companions still unknown to her, except for
being some people she loved deeply) the room
was very small, and breathing was difficult.

42.

The narrow passages of this underground lair
were endlessly going on; then occasionally
a large room with a water tank would appear,
a passage would rise up from the ceiling

shooting up into the above ground space,
she guessed that only a very small person
would be able to climb up and down. Pain,
she felt, trapped in a deadly world below.

43.

And yet she was not alone, and as they wandered
through the underground city in the great blind
she felt more alive then than many a day on the
endless steppe, the horizon forever expanding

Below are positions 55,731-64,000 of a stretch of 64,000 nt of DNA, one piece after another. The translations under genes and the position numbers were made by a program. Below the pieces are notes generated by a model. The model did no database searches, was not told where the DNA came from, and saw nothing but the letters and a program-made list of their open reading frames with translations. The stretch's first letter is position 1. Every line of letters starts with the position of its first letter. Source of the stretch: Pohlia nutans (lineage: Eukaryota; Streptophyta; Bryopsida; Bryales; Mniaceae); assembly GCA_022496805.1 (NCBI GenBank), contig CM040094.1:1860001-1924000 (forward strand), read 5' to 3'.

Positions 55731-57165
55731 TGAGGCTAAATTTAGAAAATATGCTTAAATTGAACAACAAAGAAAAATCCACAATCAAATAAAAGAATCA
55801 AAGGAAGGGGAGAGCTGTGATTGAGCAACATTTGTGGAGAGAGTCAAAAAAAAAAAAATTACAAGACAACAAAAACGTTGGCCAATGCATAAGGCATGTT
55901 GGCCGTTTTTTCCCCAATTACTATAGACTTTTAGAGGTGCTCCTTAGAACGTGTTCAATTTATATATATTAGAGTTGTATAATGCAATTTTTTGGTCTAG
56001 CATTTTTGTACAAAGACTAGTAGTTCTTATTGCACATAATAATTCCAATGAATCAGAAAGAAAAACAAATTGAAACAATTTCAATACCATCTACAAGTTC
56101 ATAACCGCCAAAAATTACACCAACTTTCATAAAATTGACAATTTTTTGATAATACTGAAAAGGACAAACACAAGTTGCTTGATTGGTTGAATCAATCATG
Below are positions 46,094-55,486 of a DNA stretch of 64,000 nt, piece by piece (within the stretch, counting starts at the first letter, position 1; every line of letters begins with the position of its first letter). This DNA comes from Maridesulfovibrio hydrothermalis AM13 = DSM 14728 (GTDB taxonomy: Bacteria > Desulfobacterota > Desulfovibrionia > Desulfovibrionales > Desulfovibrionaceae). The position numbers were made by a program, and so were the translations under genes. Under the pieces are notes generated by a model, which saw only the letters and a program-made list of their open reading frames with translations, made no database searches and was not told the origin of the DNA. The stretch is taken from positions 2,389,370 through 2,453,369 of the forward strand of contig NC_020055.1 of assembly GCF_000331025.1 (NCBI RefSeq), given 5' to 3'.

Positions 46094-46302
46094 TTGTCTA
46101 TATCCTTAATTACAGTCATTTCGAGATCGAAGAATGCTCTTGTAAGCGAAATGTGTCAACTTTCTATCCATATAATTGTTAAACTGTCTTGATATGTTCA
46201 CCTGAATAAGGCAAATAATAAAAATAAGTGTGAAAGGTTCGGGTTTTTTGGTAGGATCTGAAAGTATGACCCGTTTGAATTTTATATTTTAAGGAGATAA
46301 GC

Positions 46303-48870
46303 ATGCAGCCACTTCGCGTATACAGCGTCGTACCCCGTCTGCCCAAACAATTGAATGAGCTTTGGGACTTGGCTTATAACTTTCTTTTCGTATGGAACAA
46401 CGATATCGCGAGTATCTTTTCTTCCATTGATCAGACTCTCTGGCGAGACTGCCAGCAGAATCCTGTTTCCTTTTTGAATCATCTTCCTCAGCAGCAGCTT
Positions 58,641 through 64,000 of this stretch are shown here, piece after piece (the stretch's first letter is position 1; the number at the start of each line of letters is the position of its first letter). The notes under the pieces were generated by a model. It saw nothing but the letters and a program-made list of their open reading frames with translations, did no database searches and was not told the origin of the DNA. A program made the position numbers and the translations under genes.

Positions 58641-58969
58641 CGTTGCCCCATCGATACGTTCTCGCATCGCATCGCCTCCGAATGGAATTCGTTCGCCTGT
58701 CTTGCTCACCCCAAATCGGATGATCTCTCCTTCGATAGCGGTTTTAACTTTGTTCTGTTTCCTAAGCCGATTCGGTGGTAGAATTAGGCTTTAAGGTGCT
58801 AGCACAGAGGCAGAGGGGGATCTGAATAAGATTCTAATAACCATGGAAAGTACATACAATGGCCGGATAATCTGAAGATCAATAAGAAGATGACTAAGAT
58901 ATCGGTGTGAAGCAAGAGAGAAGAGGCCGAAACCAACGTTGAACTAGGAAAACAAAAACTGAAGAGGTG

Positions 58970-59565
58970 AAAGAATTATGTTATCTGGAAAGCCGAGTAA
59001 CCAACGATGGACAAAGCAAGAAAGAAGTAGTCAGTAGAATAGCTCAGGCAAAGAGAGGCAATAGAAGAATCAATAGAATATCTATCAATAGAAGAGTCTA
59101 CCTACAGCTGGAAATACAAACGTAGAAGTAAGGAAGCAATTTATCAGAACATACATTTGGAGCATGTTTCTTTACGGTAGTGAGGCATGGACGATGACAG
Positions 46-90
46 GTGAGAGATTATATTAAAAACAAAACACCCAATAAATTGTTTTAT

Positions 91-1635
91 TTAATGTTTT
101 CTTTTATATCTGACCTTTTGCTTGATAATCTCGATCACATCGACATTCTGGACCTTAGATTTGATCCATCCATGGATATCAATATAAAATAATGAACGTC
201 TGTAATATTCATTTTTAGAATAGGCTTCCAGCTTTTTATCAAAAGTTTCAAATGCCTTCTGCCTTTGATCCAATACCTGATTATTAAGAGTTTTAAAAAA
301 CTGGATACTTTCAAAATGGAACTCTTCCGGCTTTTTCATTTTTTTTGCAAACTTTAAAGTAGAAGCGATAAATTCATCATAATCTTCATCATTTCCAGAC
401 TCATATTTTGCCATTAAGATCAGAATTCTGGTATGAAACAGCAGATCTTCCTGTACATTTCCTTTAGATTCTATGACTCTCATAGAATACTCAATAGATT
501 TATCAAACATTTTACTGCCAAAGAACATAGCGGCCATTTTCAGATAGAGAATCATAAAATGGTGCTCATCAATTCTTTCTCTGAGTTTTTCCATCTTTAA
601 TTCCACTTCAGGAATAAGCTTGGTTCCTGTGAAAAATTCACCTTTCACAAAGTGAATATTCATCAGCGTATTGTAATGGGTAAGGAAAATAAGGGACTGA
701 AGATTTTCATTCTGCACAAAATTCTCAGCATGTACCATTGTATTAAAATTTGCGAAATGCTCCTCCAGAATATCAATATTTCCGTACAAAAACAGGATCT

to the Altai mountains, forever moving further
apart, escaping her freedom. For an instant she
thought she saw her father; she noticed a mark
on the wall, a double-axe, and then the dark.

44.

A large breathing creature, an entirely oily
mass of grease was blocking the passage. She
panicked, her companions felt a needle touch,
and from the corner of her eye she could see

some ungodly liquid seeping from this large
blob of rot, a grim fat-berg growing below,
a menace to the city, some karmic remnant of
human hubris: a living thing, most horrible.

dream interpreter – Part 1 : 29-37

29.

“Your majesty”, began the prisoner softly.
“Don’t kiss ass”, interrupted the sister curtly.
This abrupt warning brought a stillness
to the room, then the traveller began anew.

“Beg pardon. Where I come from, we honour
the rulers of the land. My name is Marco
Querini, of one of the great families of
Venice, a serene city far beyond this land.”

30.

He flashed his white teeth, and smiled.
There came no response, or change in
expression. Miffed, he continued. “I
have travelled with my relations to the

far East, on several journeys to Xanadu.
My family has a personal relationship